3.2. Were distribution of disease status, prognostic factors, and other factors (e.g., demographics) similar across study groups at baseline? N/A
  3.3. Were concurrent controls or comparisons used? (Concurrent preferred over historical control or comparison groups.) N/A
  3.4. If cohort study or cross-sectional study, were groups comparable on important confounding factors and/or were preexisting differences accounted for by using appropriate adjustments in statistical analysis? N/A
  3.5. If case control study, were potential confounding factors comparable for cases and controls? (If case series or trial with subjects serving as own control, this criterion is not applicable.) N/A
  3.6. If diagnostic test, was there an independent blind comparison with an appropriate reference standard (e.g., "gold standard")? N/A
4. Was method of handling withdrawals described? No
  4.1. Were follow-up methods described and the same for all groups? N/A
  4.2. Was the number, characteristics of withdrawals (i.e., dropouts, lost to follow up, attrition rate) and/or response rate (cross-sectional studies) described for each group? (Follow up goal for a strong study is 80%.) N/A
  4.3. Were all enrolled subjects/patients (in the original sample) accounted for? N/A
  4.4. Were reasons for withdrawals similar across groups? N/A
  4.5. If diagnostic test, was decision to perform reference test not dependent on results of test under study? N/A
5. Was blinding used to prevent introduction of bias? No
  5.1. In intervention study, were subjects, clinicians/practitioners, and investigators blinded to treatment group, as appropriate? N/A
  5.2. Were data collectors blinded for outcomes assessment? (If outcome is measured using an objective test, such as a lab value, this criterion is assumed to be met.) N/A
  5.3. In cohort study or cross-sectional study, were measurements of outcomes and risk factors blinded? N/A
  5.4. In case control study, was case definition explicit and case ascertainment not influenced by exposure status? N/A
  5.5. In diagnostic study, were test results blinded to patient history and other test results? N/A
6. Were intervention/therapeutic regimens/exposure factor or procedure and any comparison(s) described in detail? Were interveningfactors described? Yes
  6.1. In RCT or other intervention trial, were protocols described for all regimens studied? N/A
  6.2. In observational study, were interventions, study settings, and clinicians/provider described? N/A
  6.3. Was the intensity and duration of the intervention or exposure factor sufficient to produce a meaningful effect? N/A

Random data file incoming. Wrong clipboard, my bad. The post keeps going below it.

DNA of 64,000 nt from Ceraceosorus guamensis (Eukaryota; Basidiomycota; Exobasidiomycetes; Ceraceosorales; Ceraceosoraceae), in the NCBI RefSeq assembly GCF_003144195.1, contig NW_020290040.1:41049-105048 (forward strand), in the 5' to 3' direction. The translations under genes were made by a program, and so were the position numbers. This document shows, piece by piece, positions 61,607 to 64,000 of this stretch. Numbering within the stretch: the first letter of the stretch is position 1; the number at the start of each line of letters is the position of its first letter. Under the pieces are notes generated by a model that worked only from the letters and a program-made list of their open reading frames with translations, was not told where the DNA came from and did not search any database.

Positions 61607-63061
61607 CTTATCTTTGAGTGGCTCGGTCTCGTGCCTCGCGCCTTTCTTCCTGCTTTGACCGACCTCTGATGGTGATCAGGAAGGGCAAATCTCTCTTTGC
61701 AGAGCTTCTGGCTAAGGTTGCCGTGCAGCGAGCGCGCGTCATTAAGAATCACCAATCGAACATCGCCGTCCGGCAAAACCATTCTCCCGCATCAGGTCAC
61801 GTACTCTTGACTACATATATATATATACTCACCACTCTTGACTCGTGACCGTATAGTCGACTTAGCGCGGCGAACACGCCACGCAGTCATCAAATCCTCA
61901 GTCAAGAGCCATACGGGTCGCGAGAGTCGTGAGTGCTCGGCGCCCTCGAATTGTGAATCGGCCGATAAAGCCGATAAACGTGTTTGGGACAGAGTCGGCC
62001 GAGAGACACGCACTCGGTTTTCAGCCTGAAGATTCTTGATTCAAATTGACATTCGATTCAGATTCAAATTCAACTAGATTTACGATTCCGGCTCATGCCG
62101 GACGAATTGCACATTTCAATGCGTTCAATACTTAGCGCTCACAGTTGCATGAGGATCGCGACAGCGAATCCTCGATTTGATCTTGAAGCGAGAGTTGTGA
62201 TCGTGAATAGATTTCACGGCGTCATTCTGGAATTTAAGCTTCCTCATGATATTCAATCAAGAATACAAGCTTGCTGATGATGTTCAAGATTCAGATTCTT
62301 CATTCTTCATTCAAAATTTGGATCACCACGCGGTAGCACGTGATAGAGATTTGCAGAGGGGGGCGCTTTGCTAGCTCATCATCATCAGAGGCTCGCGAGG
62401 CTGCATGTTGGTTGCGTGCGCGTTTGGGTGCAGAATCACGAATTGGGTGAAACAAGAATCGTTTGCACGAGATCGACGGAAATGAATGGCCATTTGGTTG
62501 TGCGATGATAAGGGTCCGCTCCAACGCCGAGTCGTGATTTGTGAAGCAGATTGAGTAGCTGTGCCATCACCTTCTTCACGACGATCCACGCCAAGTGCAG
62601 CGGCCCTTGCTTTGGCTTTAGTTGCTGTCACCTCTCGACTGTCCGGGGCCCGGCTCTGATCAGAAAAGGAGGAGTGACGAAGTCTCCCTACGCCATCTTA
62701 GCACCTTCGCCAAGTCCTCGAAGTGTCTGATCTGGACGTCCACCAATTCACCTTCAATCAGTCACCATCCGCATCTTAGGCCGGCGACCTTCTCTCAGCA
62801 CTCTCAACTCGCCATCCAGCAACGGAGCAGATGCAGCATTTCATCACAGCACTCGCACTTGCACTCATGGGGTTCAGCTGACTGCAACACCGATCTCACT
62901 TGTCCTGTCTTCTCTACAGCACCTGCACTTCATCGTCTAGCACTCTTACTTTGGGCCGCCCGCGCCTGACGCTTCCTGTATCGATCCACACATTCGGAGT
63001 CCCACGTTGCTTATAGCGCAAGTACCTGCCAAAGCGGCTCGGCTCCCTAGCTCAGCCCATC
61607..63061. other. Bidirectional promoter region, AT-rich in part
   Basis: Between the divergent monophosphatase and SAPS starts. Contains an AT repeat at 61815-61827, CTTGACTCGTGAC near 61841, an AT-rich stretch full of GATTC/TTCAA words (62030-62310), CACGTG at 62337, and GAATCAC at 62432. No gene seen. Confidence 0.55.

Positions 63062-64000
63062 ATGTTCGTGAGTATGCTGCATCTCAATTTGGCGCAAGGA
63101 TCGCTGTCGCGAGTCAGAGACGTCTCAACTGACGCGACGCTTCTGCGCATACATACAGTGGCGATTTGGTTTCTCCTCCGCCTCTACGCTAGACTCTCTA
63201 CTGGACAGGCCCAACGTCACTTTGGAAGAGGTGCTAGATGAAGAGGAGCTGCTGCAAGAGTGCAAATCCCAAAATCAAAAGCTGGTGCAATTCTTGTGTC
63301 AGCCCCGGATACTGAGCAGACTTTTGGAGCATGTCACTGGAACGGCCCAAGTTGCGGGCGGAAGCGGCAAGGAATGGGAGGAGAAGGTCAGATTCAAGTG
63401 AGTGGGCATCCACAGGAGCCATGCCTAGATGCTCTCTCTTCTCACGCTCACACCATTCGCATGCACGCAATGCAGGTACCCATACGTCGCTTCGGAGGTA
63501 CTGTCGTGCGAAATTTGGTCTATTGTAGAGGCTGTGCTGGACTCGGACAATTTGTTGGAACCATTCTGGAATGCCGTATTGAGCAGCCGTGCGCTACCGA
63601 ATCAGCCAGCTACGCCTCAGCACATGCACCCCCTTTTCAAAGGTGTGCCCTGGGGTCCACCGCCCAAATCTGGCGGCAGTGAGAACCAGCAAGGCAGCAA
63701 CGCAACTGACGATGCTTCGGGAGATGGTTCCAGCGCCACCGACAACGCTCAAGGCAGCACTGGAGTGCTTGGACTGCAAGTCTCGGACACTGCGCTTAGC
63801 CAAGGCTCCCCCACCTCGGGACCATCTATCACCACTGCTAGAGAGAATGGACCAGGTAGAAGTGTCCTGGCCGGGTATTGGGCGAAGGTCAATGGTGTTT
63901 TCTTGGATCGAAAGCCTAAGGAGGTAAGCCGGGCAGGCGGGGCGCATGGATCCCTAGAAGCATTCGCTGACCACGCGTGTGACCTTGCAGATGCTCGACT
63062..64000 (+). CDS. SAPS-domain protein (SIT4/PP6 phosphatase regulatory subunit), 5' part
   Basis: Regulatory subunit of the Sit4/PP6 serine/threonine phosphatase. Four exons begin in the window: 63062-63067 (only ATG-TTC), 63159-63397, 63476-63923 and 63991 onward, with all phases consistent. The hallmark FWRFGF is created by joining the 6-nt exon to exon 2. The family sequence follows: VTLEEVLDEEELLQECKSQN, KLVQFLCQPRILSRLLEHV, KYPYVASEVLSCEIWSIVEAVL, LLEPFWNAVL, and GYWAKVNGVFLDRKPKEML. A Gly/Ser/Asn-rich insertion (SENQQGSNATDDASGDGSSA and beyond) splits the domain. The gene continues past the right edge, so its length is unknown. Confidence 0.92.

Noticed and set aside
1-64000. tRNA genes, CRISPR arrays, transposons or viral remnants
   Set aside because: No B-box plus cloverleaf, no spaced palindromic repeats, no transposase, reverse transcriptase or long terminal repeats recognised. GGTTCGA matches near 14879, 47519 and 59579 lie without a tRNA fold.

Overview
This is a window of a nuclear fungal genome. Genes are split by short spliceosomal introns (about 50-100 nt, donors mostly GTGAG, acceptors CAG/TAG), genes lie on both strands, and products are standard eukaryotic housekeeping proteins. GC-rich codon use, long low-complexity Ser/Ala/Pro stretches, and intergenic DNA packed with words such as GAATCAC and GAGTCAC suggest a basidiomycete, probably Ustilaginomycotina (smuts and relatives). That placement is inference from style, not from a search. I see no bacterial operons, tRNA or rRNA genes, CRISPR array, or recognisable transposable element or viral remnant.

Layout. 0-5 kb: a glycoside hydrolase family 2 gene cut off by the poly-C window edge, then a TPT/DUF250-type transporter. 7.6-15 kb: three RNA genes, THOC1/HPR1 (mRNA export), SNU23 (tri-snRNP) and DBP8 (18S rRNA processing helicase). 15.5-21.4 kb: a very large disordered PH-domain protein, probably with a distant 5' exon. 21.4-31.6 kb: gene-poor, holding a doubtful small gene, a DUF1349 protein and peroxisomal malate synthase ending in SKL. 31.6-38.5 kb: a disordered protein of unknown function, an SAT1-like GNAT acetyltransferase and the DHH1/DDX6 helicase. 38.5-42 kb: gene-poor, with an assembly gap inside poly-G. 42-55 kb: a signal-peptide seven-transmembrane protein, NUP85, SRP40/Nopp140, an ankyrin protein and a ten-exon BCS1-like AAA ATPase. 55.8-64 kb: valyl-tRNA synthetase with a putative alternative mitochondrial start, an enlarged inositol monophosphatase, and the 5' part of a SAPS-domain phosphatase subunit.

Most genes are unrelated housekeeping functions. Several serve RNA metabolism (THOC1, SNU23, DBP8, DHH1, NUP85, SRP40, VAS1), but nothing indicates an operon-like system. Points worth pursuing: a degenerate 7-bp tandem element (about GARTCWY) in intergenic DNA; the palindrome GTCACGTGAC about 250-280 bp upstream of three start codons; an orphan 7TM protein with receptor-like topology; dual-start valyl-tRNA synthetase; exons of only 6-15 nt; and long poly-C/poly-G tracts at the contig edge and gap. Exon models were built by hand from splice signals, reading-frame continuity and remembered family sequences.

6.4. Was the amount of exposure and, if relevant, subject/patient compliance measured? N/A
  6.5. Were co-interventions (e.g., ancillary treatments, other therapies) described? N/A
  6.6. Were extra or unplanned treatments described? N/A
  6.7. Was the information for 6.4, 6.5, and 6.6 assessed the same way for all groups? N/A
  6.8. In diagnostic study, were details of test administration and replication sufficient? N/A
7. Were outcomes clearly defined and the measurements valid and reliable? Yes
  7.1. Were primary and secondary endpoints described and relevant to the question? N/A
  7.2. Were nutrition measures appropriate to question and outcomes of concern? N/A
  7.3. Was the period of follow-up long enough for important outcome(s) to occur? N/A
  7.4. Were the observations and measurements based on standard, valid, and reliable data collection instruments/tests/procedures? N/A
  7.5. Was the measurement of effect at an appropriate level of precision? N/A
  7.6. Were other factors accounted for (measured) that could affect outcomes? N/A
  7.7. Were the measurements conducted consistently across groups? N/A
8. Was the statistical analysis appropriate for the study design and type of outcome indicators? No
  8.1. Were statistical analyses adequately described and the results reported appropriately? N/A
  8.2. Were correct statistical tests used and assumptions of test not violated? N/A
  8.3. Were statistics reported with levels of significance and/or confidence intervals? N/A
  8.4. Was "intent to treat" analysis of outcomes done (and as appropriate, was there an analysis of outcomes for those maximally exposed or a dose-response analysis)? N/A
  8.5. Were adequate adjustments made for effects of confounding factors that might have affected the outcomes (e.g., multivariate analyses)? N/A
  8.6. Was clinical significance as well as statistical significance reported? N/A
  8.7. If negative findings, was a power calculation reported to address type 2 error? N/A
9. Are conclusions supported by results with biases and limitations taken into consideration? Yes
  9.1. Is there a discussion of findings? N/A
  9.2. Are biases and study limitations identified and discussed? N/A
10. Is bias due to study's funding or sponsorship unlikely? Yes
  10.1. Were sources of funding and investigators' affiliations described? N/A
  10.2. Was the study free from apparent conflict of interest? N/A